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What Romney & Obama Learned from Campaigns Past

Romney-Obama video screen

During the third and final debate, President Obama sympathized with Americans over watching "way too many TV ads." Over the course of the 2012 election, we've seen many ads that use the classic principles of stereotyping, association, demonization, and code words to influence the electorate—because they've proven to be successful.

Stereotyping: During the Cold War, it was popular to portray leftist-leaning candidates as communist sympathizers having allegiance to foreign powers. When Kerry received the Democratic nomination, opponents sought to tie him to controversial Vietnam War protester and actress Jane Fonda. The Swift Boat Veterans for Truth ran an ad entitled "Friends" that asserted, "Even before Jane Fonda went to Hanoi to meet with the enemy and mock America, John Kerry secretly met with enemy leaders in Paris. . . . Jane Fonda apologized for her activities, but John Kerry refuses to."

Association: One of President Obama's first ads attacked Romney for his close ties to the oil industry. With an ad buy targeted on key states such as Florida, Ohio, Colorado, Virginia, Nevada, and Iowa, the Democrat sought to take advantage of the unpopular industry and rising gas prices to suggest that his opponent "stood with big oil, for their tax breaks, attacking higher mileage standards and renewable." Later when Romney advisor Eric Fehrnstrom said his candidate “could reset his campaign just like an Etch-A-Sketch,” opponents brandished the childhood toy to make their complaint that the Massachusetts Governor lacked firm principles.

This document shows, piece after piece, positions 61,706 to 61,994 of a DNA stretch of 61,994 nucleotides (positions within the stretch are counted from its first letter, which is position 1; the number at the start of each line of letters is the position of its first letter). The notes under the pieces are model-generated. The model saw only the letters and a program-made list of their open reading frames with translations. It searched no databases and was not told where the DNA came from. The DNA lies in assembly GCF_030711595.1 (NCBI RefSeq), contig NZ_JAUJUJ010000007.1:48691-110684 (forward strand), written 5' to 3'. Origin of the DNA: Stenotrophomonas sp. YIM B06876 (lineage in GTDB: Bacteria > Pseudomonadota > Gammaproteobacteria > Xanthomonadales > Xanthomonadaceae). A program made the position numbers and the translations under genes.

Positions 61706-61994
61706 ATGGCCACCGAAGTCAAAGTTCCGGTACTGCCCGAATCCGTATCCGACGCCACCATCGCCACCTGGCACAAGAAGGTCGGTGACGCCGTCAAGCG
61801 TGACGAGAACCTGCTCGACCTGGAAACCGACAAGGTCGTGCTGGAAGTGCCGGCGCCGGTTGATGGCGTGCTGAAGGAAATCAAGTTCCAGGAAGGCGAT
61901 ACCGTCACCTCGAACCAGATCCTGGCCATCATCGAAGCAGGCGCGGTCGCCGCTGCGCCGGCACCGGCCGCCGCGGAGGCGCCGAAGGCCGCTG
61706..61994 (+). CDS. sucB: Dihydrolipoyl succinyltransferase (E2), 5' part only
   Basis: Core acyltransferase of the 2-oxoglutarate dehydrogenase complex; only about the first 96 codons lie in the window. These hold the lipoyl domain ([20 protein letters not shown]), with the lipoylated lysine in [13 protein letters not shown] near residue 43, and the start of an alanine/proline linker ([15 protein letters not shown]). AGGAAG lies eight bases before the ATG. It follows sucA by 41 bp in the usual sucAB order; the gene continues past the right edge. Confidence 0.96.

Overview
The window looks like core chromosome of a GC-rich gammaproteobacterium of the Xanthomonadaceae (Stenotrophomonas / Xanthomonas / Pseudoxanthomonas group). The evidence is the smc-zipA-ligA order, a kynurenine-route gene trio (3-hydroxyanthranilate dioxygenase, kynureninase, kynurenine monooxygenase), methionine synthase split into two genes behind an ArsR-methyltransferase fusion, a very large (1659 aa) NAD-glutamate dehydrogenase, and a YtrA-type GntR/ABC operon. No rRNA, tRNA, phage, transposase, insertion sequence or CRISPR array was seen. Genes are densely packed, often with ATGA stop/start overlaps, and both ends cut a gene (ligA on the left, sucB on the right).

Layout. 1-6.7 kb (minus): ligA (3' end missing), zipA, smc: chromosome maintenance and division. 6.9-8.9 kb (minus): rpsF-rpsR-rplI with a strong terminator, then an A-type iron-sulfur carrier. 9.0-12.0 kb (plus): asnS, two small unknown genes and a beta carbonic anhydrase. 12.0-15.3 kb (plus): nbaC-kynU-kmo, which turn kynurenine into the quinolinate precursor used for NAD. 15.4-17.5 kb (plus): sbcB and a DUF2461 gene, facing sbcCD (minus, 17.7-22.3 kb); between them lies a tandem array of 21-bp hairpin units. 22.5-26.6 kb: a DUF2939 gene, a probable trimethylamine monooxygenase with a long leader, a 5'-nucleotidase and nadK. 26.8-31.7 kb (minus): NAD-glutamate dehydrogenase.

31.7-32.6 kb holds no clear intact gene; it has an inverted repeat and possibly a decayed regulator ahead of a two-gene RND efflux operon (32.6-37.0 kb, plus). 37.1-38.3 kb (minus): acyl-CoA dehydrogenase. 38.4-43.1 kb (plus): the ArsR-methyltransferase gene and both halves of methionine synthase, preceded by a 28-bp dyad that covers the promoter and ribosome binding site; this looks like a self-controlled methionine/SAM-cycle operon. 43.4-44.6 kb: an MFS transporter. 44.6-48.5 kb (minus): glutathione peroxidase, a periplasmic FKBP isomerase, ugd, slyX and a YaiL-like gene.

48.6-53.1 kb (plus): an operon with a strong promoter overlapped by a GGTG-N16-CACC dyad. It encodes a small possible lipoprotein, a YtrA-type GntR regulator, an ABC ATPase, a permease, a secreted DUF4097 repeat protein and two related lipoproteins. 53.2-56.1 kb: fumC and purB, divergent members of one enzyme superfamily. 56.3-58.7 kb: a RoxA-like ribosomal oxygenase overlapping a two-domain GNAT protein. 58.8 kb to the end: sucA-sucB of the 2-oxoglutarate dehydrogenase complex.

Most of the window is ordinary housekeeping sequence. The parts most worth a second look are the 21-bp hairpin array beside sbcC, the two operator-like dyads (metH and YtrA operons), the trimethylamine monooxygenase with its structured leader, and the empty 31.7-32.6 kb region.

Demonization: Political opponents are portrayed as extremists out of touch with the mainstream or guilty of immoral behavior. Adversaries are identified with policy actions that are widely condemned or seen as socially destructive. However, this tactic must be used carefully because there must be some believability in the specific appeal for an ad to have credibility. One cannot simply make charges that are unsubstantiated or so far out of bounds as to exceed voters' ability to internalize them.

Earlier this year, Republicans linked Obama with Iranian President Mahmoud Ahmadinejad. Rick Santorum morphed Obama into the unpopular Iranian leader, while a voiceover noted that the latter was a "sworn American enemy."

Code words: Many people feel that thirty seconds is too brief a period to convey much in the way of substantive themes, but during election campaigns, single words or expressions can take on enormous importance and campaigns can use short messages to communicate broader messages to the public.

In 2012, both parties made frequent appeals to code words such as "extremist," "liberal," "conservative," "Tea Party," or "Romnesia." The percentage of voters viewing President Obama as "too liberal" rose from 29 percent at the beginning of his term to 40 percent by summer, 2012. But Obama won the messaging war over who would do a better job of protecting the middle class as people were more likely to say Romney would protect the rich as opposed to the middle class.

In a time of social media and virtual voter outreach, traditional television advertisements continue to be important. They have shaped public impressions of the candidates and helped to set the agenda of campaign discussion.

Watch my discussion on the evolution of political ads at CNN.com »

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